Back to Articles for Inventors | Back to August 2006 Newsletter



Sunday, August 09, 2009
U.S. Census Bureau Daily Feature for August 9

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WASHINGTON, Aug 09, 2009 /PRNewswire-USNewswire via COMTEX/ —-Following is the daily “Profile America” feature from the U.S. Census Bureau:

(Logo: http://www.newscom.com/cgi-bin/prnh/20090226/CENSUSLOGO)


Profile America — Sunday, August 9th. Inventions make our lives easier, more enjoyable and, in some cases, save our lives. They range from the astonishing to the ridiculous — from lasers to hula hoops, and from disposable diapers to iPods. The most common image of an inventor is that of a quirky, if not downright eccentric, genius. Doing away with that stereotype is one of the goals of National Inventors Month, held each year in August, as well as getting young people interested in science and technology. Each year, nearly 160,000 patents are granted for inventions, with about one-in-10 going to individuals. The remainder are awarded to corporations, about half of them in foreign countries. You can find these and more facts about America from the U.S. Census Bureau online at http://www.census.gov.

Sources: Chase’s Calendar of Events 2009, p.387

Statistical Abstract of the United States 2009, t. 748

Profile America is produced by the Public Information Office of the U.S. Census Bureau. These daily features are available as produced segments, ready to air, on a monthly CD or on the Internet at http://www.census.gov (look under the “Newsroom” button).

SOURCE U.S. Census Bureau




Upcoming Events

The United States Patent and Trademark Office (USPTO), Inventors Assistance Program and the National Inventors Hall of Fame® Foundation are proud to announce the 14th Annual Independent Inventors Conference being held at the USPTO Campus in Alexandria, VA on November 5 and 6, 2009. The conference includes breakout sessions for novice and seasoned inventors along with practical advice from USPTO experts, successful inventors and patent practitioners. Future updates will be posted to the USPTO home page.



US Patent and Trademark Office – Inventors’ Resources Portal


My Note –

There is a non-disclosure form on the WIPO site to use as a model for interested manufacturers, investors, venture capitalists to sign before seeing what you’ve created, invented, dreamed up or otherwise originated.

WIPO is the World Intellectual Property something or other . . .

– cricketdiane, 08-09-09


Energy Efficiency

The Department of Energy is committed to reducing America’s dependence on foreign oil and developing energy efficient technologies for buildings, homes, transportation, power systems and industry. The mission of the Office of Energy Efficiency and Renewable Energy (EERE) is to strengthen America’s energy security, environmental quality, and economic vitality in public-private partnerships that: enhance energy efficiency and productivity; bring clean, reliable and affordable energy technologies to the marketplace; and make a difference in the everyday lives of Americans by enhancing their energy choices and their quality of life.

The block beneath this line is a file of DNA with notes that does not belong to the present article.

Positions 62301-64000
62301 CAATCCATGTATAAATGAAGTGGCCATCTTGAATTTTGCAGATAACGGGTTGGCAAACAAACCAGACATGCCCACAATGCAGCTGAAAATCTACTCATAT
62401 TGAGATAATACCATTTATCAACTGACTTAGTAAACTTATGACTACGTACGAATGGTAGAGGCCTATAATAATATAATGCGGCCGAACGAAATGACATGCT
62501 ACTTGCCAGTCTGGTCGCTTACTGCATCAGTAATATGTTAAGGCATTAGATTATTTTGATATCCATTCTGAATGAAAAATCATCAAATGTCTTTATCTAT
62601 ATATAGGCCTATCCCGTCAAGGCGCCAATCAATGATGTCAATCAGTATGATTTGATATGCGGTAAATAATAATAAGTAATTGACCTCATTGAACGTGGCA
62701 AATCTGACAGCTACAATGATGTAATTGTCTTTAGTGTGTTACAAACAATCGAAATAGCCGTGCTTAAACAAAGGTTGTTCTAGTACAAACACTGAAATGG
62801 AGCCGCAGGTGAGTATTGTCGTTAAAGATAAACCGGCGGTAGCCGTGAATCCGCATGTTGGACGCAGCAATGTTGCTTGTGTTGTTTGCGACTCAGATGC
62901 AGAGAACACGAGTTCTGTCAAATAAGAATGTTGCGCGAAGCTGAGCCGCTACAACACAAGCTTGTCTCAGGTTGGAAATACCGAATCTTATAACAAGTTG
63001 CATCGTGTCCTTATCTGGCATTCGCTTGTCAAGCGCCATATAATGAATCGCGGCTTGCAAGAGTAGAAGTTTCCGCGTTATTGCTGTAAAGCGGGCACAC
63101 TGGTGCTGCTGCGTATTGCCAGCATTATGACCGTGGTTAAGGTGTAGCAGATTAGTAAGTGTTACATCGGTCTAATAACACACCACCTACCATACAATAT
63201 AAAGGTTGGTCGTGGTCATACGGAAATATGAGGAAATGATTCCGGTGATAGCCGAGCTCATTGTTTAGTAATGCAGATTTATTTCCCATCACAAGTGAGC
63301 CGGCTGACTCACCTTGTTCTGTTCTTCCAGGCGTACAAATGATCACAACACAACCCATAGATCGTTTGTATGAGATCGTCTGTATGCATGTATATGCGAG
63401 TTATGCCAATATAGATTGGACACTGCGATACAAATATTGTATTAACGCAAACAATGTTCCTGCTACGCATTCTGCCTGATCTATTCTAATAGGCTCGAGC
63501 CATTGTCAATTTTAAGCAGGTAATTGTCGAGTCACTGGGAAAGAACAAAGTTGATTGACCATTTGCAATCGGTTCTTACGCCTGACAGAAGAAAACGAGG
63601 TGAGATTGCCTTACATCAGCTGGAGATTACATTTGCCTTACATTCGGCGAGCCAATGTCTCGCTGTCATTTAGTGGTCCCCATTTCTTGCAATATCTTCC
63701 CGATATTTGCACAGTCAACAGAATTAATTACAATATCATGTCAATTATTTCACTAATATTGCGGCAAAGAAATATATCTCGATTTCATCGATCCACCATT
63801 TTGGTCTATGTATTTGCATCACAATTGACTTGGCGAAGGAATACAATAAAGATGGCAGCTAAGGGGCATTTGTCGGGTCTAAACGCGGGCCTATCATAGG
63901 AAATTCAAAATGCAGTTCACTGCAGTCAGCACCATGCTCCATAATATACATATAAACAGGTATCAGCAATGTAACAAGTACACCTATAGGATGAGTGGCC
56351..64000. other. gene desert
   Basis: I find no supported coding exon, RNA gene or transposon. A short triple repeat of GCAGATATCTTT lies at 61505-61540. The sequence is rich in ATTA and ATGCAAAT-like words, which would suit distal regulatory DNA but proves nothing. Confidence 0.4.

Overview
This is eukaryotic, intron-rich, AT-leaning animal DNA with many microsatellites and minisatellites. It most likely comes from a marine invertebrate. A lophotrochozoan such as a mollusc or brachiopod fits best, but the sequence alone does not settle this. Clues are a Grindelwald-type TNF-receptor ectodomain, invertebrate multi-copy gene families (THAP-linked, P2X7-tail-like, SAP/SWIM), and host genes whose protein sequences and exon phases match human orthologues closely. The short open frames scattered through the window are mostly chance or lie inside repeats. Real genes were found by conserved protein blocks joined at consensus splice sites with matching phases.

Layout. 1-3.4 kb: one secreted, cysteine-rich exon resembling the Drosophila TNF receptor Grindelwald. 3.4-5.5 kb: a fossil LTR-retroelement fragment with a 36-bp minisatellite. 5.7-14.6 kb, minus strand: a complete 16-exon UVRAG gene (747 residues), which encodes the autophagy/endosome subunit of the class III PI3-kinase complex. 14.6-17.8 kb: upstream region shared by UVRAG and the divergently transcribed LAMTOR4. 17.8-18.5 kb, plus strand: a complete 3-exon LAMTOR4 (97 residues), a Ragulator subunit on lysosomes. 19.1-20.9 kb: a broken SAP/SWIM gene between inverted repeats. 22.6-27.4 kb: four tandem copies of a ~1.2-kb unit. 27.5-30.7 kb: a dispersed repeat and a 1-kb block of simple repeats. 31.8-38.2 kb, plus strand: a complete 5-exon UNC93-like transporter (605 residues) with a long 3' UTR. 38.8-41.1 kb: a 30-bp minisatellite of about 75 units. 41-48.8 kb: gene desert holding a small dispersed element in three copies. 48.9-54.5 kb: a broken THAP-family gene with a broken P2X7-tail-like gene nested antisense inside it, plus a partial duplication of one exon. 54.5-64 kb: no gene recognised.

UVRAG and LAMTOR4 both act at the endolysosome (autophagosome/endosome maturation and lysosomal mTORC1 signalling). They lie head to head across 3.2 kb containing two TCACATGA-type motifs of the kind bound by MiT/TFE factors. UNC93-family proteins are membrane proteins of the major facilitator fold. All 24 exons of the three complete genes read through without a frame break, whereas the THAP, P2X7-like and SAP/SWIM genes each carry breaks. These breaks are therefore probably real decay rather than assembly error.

EERE leads the Federal government’s research, development, and deployment efforts in energy efficiency. EERE’s role is to invest in high-risk, high-value research and development that is critical to the Nation’s energy future and would not be sufficiently conducted by the private sector acting on its own.

Program activities are conducted in partnership with the private sector, state and local government, DOE national laboratories, and universities. EERE also works with stakeholders to develop programs and policies to facilitate the deployment of advanced clean energy technologies and practices.

National Energy Policy report cover Energy for America’s future
The National Energy Policy promotes the development and deployment of energy systems and practices that will provide current and future generations with clean, efficient, affordable, and reliable energy.
Energy Star text logo Protecting the environment through energy efficiency
By working closely with private industry, governments and consumers the ENERGY STAR® program was established in 1992 to identify energy efficient products and reduce carbon emissions.
illustration of the sun and a solar panel Making homes more energy efficient
The Weatherization Assistance Program works to reduce the burden of energy prices on the disadvantaged by making low income homes more energy efficient.
white circle with electricity emanating from it Maintaining energy for the future